Bauxite mining in Suriname

Aluminum is one of the most plentiful metals in the earth's crust.
It is naturally found in the form of bauxite, an ore containing aluminum oxide, or alumina. We surface mine bauxite from reserves in Australia, Brazil, Suriname, Jamaica and other parts of the world, processing most of it into alumina. In 2003, Alcoa consumed 30.8 million metric tons (mt) of bauxite from its own reserves, 6.9 million mt from related third parties and 1.9 million mt from unrelated third parties.
Surface mining bauxite
Bauxite mining involves removing topsoil and overburden, storing it for later rehabilitation, extracting the ore below, and finally restoring the land to its former state. In some mines this process involves drilling and blasting of bauxite caprock so that it can be extracted along with the softer bauxite below. Where blasting would be unacceptable, heavy equipment is used to remove the rock. Once the ore has been broken, it is loaded onto haul trucks by excavators or front-end loaders and transported to primary crushers at the mines in preparation for refining into alumina.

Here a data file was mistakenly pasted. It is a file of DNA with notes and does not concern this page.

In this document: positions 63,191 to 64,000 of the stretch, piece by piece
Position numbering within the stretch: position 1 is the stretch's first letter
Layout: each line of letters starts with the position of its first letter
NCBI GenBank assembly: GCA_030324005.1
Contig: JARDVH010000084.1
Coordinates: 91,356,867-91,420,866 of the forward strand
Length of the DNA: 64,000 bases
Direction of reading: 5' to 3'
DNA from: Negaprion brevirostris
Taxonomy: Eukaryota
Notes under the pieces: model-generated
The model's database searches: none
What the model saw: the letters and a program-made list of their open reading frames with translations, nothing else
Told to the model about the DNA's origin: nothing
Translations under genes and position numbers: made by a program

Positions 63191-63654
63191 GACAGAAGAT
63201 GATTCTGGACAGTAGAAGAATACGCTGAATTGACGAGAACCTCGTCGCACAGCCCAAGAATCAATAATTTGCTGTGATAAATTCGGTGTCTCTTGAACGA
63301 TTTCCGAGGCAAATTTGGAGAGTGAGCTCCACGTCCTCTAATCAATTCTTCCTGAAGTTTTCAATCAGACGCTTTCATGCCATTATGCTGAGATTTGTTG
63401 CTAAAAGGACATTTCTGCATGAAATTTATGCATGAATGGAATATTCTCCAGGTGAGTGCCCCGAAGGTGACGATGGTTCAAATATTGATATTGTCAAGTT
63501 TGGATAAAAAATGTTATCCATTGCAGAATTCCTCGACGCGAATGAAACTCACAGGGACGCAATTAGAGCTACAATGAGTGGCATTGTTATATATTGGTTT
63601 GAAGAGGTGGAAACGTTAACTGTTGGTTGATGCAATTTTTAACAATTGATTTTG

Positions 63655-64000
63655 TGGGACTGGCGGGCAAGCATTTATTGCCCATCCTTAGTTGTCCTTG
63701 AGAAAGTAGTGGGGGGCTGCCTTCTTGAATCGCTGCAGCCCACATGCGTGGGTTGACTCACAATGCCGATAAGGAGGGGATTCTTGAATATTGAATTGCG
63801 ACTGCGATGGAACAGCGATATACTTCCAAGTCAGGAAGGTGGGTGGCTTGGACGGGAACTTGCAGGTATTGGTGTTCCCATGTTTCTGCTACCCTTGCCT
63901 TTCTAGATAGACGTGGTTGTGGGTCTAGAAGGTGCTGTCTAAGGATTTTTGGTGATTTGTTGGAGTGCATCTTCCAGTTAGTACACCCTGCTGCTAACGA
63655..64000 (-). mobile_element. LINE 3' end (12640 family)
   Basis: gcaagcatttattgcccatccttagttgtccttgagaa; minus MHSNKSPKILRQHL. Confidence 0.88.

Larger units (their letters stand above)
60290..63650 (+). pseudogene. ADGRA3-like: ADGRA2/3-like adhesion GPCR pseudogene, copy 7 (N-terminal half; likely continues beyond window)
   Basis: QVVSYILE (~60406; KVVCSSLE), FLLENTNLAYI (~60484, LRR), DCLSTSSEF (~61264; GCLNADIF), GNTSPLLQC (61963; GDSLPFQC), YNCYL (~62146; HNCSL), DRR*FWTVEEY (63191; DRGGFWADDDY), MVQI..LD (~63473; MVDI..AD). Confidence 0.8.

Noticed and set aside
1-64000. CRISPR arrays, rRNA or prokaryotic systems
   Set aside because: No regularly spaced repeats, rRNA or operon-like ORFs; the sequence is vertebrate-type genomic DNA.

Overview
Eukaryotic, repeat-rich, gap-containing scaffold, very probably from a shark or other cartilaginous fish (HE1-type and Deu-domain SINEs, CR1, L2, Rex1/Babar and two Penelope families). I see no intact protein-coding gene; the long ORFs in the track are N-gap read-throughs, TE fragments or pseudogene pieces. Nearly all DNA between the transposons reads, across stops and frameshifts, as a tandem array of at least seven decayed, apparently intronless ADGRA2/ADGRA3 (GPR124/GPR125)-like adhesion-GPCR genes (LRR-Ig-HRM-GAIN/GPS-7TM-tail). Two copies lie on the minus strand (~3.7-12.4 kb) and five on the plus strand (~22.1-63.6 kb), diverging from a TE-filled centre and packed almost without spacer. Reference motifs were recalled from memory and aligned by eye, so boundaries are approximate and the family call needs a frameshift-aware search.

Restoring the land
Alcoa considers mineral extraction to be only temporary use of the land. Areas used for mining must be restored to a land use that is socially and ecologically sustainable. Future users of the land have the right to expect the same ground to provide as many options as possible for satisfying their own needs.
At Alcoa, when we speak of rehabilitation, we mean that the disturbed site will be returned to a form and productivity that conforms to a pre-determined land use plan. Rehabilitation implies that the site is returned to a stable condition that will not deteriorate substantially but will be consistent with the aesthetic, environmental, economic, and social values of the surrounding.

Mining in Australia

Read more about how bauxite is mined at Alcoa's operations in Australia.

Restoring the land

Read more about how we return mined land worldwide to a sustainable and productive state.